4 Ways to Build Resilience and Manage Stress
Fortunately, wanting to manage stress and push through difficulty is nothing new. This idea of building resilience so that we can persist against difficulty has been around a long time, and people have faced it from many different angles.
Below are just a few ideas for addressing this problem. Some are new, and others are quite old. But all of them continue to prove effective in building resilience and managing stress.
1. Voluntary Discomfort
The Ancient Greek philosophy of Stoicism has had a bit of a resurgence in recent years. Largely, that’s due to its atypical views on finding happiness.
Stoicism, most often associated with classical philosophers like Seneca and Marcus Aurelius, teaches that happiness comes not from avoiding pain and discomfort, but from learning to accept it.
One technique for this pursuit is the practice of voluntary discomfort.
The idea is that by willingly entering into uncomfortable (or just less comfortable) situations, you build resilience. Through this resilience, you learn to practice happiness and contentment in any situation. Common examples of voluntary discomfort may include:
- Taking colder showers
- Eating boring or bland food
- Relaxing on an uncomfortable surface (like the floor)
- Spending time in a room that is a little too hot or too cold
- Putting yourself in socially uncomfortable situations
The idea here is essentially the same as the more modern concept of pushing yourself out of your comfort zone. When discomfort becomes more familiar to you, it loses a lot of its power over you. And a high tolerance for discomfort is synonymous with greater resilience.
2. Practicing Presence
Mindfulness never goes out of style, and it’s easy to see why.
Look, I’m not even going to mention all of the benefits of meditation and mindfulness practice like improved happiness, focus, willpower, cardiovascular health, and idk, free tacos or something probably. Aren’t you glad I totally didn’t mention all those things?
Resilience goes hand in hand with your ability to remain present in the moment. And mindfulness is the most effective road to building a stronger sense of presence.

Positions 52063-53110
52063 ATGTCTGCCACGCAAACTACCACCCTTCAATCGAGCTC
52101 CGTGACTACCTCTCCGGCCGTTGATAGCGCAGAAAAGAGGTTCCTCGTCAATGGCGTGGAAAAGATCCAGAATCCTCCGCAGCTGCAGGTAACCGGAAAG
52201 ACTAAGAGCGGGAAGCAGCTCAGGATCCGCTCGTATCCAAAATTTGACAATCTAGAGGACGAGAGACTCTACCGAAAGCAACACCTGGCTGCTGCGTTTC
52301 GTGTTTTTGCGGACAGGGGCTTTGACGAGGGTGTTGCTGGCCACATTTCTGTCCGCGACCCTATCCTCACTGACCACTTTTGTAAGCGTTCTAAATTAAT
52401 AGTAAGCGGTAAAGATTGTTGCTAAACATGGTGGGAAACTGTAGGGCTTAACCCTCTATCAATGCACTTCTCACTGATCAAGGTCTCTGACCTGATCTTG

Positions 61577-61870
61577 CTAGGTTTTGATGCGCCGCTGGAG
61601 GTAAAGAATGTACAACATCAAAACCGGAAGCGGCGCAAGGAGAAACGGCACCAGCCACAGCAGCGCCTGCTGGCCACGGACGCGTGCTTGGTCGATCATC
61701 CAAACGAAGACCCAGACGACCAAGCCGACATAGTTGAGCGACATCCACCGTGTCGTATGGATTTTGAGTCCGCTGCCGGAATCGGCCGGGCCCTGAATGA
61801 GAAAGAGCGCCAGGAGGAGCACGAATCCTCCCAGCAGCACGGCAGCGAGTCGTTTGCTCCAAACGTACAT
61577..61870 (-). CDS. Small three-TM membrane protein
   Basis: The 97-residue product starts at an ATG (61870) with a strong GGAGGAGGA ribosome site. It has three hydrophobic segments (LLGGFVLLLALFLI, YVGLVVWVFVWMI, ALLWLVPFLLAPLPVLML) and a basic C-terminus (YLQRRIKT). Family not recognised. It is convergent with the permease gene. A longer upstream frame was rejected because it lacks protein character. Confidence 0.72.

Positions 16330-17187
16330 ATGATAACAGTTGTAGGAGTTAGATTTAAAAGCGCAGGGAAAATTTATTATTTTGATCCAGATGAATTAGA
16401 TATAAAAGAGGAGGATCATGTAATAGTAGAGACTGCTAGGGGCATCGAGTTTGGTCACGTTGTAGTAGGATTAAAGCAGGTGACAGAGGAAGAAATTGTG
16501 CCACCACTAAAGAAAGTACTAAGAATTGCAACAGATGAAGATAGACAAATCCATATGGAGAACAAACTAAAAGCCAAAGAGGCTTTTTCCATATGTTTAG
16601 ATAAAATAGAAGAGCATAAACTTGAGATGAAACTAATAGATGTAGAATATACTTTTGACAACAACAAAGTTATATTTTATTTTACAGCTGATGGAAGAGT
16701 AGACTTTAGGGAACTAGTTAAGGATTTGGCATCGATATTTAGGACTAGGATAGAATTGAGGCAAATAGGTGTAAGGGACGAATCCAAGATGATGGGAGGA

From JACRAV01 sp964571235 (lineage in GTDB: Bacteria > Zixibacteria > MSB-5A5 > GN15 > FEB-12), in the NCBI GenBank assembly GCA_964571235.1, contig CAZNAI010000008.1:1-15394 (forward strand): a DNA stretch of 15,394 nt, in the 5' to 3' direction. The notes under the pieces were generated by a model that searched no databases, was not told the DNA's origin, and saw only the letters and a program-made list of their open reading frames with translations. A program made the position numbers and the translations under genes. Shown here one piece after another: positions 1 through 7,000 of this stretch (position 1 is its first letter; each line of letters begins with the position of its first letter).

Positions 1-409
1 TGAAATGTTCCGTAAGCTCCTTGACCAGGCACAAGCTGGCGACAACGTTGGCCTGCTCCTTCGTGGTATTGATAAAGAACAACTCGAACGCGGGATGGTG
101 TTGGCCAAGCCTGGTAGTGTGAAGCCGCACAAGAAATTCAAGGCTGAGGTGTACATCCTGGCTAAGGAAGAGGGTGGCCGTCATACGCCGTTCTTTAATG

If straight-up meditation isn’t your thing, that’s okay. Take as much time as you need to realize it’s everyone’s thing and you just weren’t ready for it yet. But meditation isn’t the only way that mindful practice can help you build your resilience and strength.
Just work on bringing your awareness back into the present moment when you notice yourself slipping into discontentment with the past, or worry about the future. This helps you to experience feelings like stress, fear, and hurt, without them taking you over entirely. The ability to be more present is the ability to be more resilient.
3. Making Stress Your Friend
For a more modern take on resilience in the face of stress, let’s look to Kelly McGonigal. McGonigal is a fascinating health psychologist and one of my personal idols. She not only fundamentally changed the way we think about willpower, but she has also done a tremendous amount of work around how stress affects the body.
Through what she describes as “the new science of stress,” McGonigal uncovered one of our greatest misunderstandings.
The research shows that by shifting how we view stress, we can entirely change its impact on us. This leads to improved emotional resilience, physical health, and longevity. But I’ll let her tell you in her own words, in one of my all-time favorite TED talks:
4. Plain Old Exercise
No real trick to this one. Exercise, in any form, is a practice of putting yourself through short term physical (and as a result, mental) discomfort to create long term physical (and as a result, mental) development.
In a way combining #1 and #3 above, exercise is all about finding joy in putting your body under strain. This pushes it to become stronger and more capable. Since the physical strain becomes mental (fatigue), the physical reward also becomes mental (resilience).
A consistent exercise habit doesn’t readily build in someone who focuses only on how much they hate it. Those who become very physically fit over time do it by finding joy in the process. They acknowledge the difficulty, and rather than shy away from it, they welcome it as opportunity.
Perseverance will get you through a hard workout. But sticking with a routine that will last is all about building resilience.
Plus, a bit of exercise is great for managing stress in the short term. It gives you a productive outlet for all that pent-up, stressed-out energy!